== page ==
As shown particularly in FIGS. 7, 8 and 9, each projection 53 is also provided with inclined surface 54 whose function will be explained more fully hereinafter. The angle a of the inclined surface with the horizontal is about 30 to 50.
A roller generally designated by reference numeral 60 is mounted conventionally on each side of the plate 50 at a point forwardly of the pawl 32. More particularly, the roller60 should be spaced from the forward surface of portion 32a of the pawl to such an extent that it will just accommodate the projection 53.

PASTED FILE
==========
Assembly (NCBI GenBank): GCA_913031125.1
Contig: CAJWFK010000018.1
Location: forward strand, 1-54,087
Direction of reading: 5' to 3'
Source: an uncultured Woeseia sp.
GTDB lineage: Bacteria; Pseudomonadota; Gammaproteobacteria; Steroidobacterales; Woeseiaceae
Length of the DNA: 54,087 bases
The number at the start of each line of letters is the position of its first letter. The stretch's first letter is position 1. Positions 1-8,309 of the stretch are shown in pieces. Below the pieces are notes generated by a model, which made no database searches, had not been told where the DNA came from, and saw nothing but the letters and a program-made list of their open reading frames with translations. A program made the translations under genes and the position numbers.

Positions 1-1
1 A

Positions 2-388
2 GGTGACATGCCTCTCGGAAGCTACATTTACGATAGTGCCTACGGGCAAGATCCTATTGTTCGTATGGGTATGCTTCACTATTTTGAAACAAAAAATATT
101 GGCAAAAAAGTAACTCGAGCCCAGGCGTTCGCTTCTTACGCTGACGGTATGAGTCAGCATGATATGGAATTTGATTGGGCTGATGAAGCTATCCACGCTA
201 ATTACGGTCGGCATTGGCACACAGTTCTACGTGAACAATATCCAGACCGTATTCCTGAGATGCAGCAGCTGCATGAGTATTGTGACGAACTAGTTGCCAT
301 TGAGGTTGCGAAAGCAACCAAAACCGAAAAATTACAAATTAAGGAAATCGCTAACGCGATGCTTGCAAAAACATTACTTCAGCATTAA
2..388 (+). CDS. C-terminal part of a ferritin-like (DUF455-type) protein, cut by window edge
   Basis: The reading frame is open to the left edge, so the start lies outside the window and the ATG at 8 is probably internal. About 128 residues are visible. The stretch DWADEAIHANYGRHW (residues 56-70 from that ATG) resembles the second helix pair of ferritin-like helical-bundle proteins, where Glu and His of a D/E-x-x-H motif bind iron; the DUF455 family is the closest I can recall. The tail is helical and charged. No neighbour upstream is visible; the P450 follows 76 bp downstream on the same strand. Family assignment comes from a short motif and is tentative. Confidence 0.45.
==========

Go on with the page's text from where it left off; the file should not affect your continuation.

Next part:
OPERATIGN The safety release binding of the present invention func- To mount a boot, provided with-a sole plate 50, on the, ski, the boot is inserted from in front by sliding the boot backwardly until the lateral projections 53 engage behind the rollers 60 with the ramp surfaces 54 in engagement with the roller 60. Thereafter, the actuating member 40 is pivoted counterclockwise through about 90 as viewed in FIGS. 1 and 2, whereby the engaging member 43 engages with the surface of the plate 20, thereby raising the rear portions 33 of the levers by pivoting the same about the pivot pins 31 so that the forward ends including the pawls are rotated counter clockwise and the forwardly extending portion 32h of the pawl engages the top of the lateral projections 53. The levers and pawls 30, 32 which are of steel, hardened and tempered after machining, act as springs, spring-loaded by the counterclockwise pivotal movement of the actuating member 40. As a result thereof, each lever 36 functions as a second-class lever, pivoted approximately in the center, with one end bearing on the boot plate 50, and the other end forced upward by means of the toggle lever 40 in order to exert the desired pressure on the boot plate to hold the same by a clamping action. The spring load can be adjusted by mere rotation of the toggle member 40, thereby raising and lowering the position of the engaging member 43. it is normally so adjusted that the boot is held in position during normal forces but is released when the forces at the boot, either twisting forces or forwardly directed forces exceed a predetermined value, determined by the adjustment of the member 40. Once the force at the boot exceeds the predetermined force, the boot is able to slide out over the roller 60, the pawl 32 snaps downward below the level of the ski plate top (FIG. 3) to thereby permit the boot to slide away from the ski without any obstruction on the part of the lever 30 or its pawl 32.